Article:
Urban Planning: Environmental Issuesクラスの今週の課題は、江戸の持続可能性の記事について書きました。
Japan for Sustainability(JFS)さんの記事ですね。

Japan’s sustainable society in the Edo period (1603-1867)

A couple of a hundred years ago, a great self-sufficient sustainable city had existed in Japan. The city is called Edo, which was located in now Tokyo during Edo period. This article shows how efficient and practical the way of reuse and recycling was and how superior the energy system was. As for the reuse and recycling practices, tens of thousands of diverse specialized traders and craftsmen conducted the practices in their normal daily life in ways of repairing any products that were out of order, trading anything that were not needed any more, and even reuse human waste as fertilizer source for farmers. As for the energy system, while only nearly nothing was exchanged with other countries, Edo realized a remarkable self-sufficient society driven only by solar energy. For example, bundle of straw produced by solar energy was used about 20 percent for making daily products, 50 percent for fertilizer and the remaining, and 30 percent for fuel and other purposes.

The differences between then Japan and current Japan is like night and day in terms of sustainability. During the Edo period, nearly nothing was imported to Japan from other countries. In contrast, currently, Japan depends heavily on imported resources to produce foods and goods from other countries. Also, as the article mentions, Japanese in those days used things until they could not be truly used any more to manage limited resources within the country. However, nowadays, many Japanese does not care about it. For example, Japan imports some 70 percent of foods from oversea and throws away one third of them. Moreover, in those days, Japanese led a life with jobs based on clothing, food, and housing, which are essential for humans’ life. On the other hand, many Japanese, currently, have jobs no directly related to the three elements and buy services and goods for these elements from others while there are no attempts to produce on their own.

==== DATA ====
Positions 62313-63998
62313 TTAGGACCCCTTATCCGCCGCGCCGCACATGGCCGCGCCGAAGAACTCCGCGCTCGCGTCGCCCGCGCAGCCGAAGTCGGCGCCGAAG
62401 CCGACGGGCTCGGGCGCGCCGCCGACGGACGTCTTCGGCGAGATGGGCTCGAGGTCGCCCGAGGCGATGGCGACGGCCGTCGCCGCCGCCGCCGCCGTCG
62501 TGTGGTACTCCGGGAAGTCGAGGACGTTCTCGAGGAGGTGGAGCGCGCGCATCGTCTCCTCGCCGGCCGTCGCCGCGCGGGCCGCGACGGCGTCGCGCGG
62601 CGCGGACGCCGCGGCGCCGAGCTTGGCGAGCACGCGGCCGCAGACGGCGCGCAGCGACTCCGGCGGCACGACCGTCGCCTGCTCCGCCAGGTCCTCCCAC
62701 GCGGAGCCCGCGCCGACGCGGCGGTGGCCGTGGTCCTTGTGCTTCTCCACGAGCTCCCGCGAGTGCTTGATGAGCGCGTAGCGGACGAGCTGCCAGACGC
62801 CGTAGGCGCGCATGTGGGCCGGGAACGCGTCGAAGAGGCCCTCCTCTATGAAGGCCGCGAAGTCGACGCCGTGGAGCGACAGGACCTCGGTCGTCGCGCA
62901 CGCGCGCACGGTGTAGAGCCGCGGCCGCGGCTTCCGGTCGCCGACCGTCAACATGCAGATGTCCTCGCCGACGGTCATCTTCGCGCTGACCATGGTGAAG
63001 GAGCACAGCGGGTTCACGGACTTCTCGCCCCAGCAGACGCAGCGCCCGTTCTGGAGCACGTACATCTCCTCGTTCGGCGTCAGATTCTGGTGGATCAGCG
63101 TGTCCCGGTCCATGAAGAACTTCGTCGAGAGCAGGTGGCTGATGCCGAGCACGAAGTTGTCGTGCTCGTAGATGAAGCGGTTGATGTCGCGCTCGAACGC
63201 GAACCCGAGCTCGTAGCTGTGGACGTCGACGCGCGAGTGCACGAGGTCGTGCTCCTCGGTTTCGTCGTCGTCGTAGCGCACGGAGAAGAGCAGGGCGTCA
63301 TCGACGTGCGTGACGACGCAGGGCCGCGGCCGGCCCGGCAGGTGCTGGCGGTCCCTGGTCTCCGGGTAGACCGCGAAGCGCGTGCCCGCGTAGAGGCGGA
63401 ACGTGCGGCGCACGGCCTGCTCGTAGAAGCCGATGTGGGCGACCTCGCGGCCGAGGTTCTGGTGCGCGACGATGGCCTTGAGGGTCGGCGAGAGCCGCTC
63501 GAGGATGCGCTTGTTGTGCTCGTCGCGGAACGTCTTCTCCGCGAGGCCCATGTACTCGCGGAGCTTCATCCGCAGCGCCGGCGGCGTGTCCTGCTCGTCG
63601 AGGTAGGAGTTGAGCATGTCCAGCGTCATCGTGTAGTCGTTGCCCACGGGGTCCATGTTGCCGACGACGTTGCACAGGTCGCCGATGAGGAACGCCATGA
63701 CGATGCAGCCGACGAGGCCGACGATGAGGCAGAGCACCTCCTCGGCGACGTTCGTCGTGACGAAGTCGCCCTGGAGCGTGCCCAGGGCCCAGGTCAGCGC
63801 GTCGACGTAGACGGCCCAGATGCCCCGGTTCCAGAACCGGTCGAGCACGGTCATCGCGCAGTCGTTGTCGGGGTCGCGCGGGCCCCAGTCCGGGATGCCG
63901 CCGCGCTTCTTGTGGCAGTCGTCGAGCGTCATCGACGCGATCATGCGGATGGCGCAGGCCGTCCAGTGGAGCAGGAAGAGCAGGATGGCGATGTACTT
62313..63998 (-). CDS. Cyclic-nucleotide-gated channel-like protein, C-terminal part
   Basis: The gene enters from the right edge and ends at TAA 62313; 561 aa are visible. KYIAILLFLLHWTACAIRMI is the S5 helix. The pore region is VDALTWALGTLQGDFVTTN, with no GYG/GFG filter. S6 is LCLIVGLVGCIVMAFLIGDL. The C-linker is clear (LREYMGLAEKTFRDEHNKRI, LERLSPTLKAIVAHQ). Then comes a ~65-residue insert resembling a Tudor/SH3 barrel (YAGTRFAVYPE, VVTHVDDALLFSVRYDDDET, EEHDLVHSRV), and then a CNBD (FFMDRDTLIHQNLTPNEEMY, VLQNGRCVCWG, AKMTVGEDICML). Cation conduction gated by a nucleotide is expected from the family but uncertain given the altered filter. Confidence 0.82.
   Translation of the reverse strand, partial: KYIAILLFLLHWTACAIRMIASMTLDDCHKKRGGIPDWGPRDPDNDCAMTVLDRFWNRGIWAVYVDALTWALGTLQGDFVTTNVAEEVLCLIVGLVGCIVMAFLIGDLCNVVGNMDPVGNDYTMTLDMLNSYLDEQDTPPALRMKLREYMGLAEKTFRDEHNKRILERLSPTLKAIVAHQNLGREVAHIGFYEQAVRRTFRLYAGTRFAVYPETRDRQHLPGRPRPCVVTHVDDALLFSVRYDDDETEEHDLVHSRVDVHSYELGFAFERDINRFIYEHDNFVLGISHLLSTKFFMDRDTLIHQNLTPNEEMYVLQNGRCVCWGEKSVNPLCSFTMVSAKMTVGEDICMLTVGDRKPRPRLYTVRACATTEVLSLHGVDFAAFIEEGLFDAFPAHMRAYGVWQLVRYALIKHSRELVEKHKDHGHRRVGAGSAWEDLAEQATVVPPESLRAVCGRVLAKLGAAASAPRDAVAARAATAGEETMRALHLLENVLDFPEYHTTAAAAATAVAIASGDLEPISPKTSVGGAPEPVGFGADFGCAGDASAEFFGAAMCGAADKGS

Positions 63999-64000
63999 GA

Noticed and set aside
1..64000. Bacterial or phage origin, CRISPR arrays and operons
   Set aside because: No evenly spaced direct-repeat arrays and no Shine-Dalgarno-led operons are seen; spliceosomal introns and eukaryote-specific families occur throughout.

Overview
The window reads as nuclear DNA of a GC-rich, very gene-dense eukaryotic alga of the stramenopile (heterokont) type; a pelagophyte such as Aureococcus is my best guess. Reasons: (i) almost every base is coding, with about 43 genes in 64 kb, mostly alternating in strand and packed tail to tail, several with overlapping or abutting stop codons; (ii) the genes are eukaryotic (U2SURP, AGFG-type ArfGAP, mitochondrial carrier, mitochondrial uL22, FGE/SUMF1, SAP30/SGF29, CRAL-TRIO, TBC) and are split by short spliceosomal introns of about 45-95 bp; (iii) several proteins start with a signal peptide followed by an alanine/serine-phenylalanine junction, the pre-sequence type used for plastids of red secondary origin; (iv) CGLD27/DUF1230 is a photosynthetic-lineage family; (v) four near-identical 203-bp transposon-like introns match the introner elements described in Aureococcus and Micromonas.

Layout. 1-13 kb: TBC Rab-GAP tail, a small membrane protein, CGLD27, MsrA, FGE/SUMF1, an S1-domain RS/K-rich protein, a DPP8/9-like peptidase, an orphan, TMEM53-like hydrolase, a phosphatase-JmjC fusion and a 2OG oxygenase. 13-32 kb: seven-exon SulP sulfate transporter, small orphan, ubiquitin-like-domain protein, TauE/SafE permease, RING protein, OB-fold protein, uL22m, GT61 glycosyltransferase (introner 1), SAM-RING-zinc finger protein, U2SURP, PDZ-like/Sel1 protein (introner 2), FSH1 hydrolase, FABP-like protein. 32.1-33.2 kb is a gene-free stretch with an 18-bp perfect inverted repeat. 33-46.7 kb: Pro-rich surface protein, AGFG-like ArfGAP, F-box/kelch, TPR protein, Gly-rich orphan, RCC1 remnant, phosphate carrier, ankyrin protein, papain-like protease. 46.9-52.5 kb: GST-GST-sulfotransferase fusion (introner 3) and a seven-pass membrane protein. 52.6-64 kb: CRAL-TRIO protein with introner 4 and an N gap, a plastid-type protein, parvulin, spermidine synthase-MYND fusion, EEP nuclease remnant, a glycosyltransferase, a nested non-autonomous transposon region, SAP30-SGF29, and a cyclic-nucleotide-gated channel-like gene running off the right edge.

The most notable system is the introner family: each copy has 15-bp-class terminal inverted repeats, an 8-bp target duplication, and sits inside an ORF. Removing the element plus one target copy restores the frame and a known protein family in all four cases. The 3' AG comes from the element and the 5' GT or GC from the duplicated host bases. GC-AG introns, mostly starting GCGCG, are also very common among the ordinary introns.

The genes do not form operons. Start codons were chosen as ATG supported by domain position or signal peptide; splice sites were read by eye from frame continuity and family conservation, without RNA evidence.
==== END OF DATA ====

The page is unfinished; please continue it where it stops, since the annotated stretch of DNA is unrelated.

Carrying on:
What makes them so different? One of the significant differences is a sense of ethic. From civil war period through Edo period, a four-class social system existed. The samurai was clearly at the top of the hierarchy. However, a life of samurai differed little from that of the other classes. Samurais were based on Bushido, an ethics for samurai. They were heavily responsible for prosperity of their nation so they never held their life dear for it. So without much surprise, they took initiative in avoiding having a luxury life that can consume a big part of their limited resources. Therefore, it can be said social equity was realized in a favorable manner even though social system actually existed. These ethical norms greatly encouraged the city to be sustainable even for over 250 years. Nowadays, many more Japanese have already lost these spirits. The key to enable Japan to be a sustainable nation might be in this samurai spirits.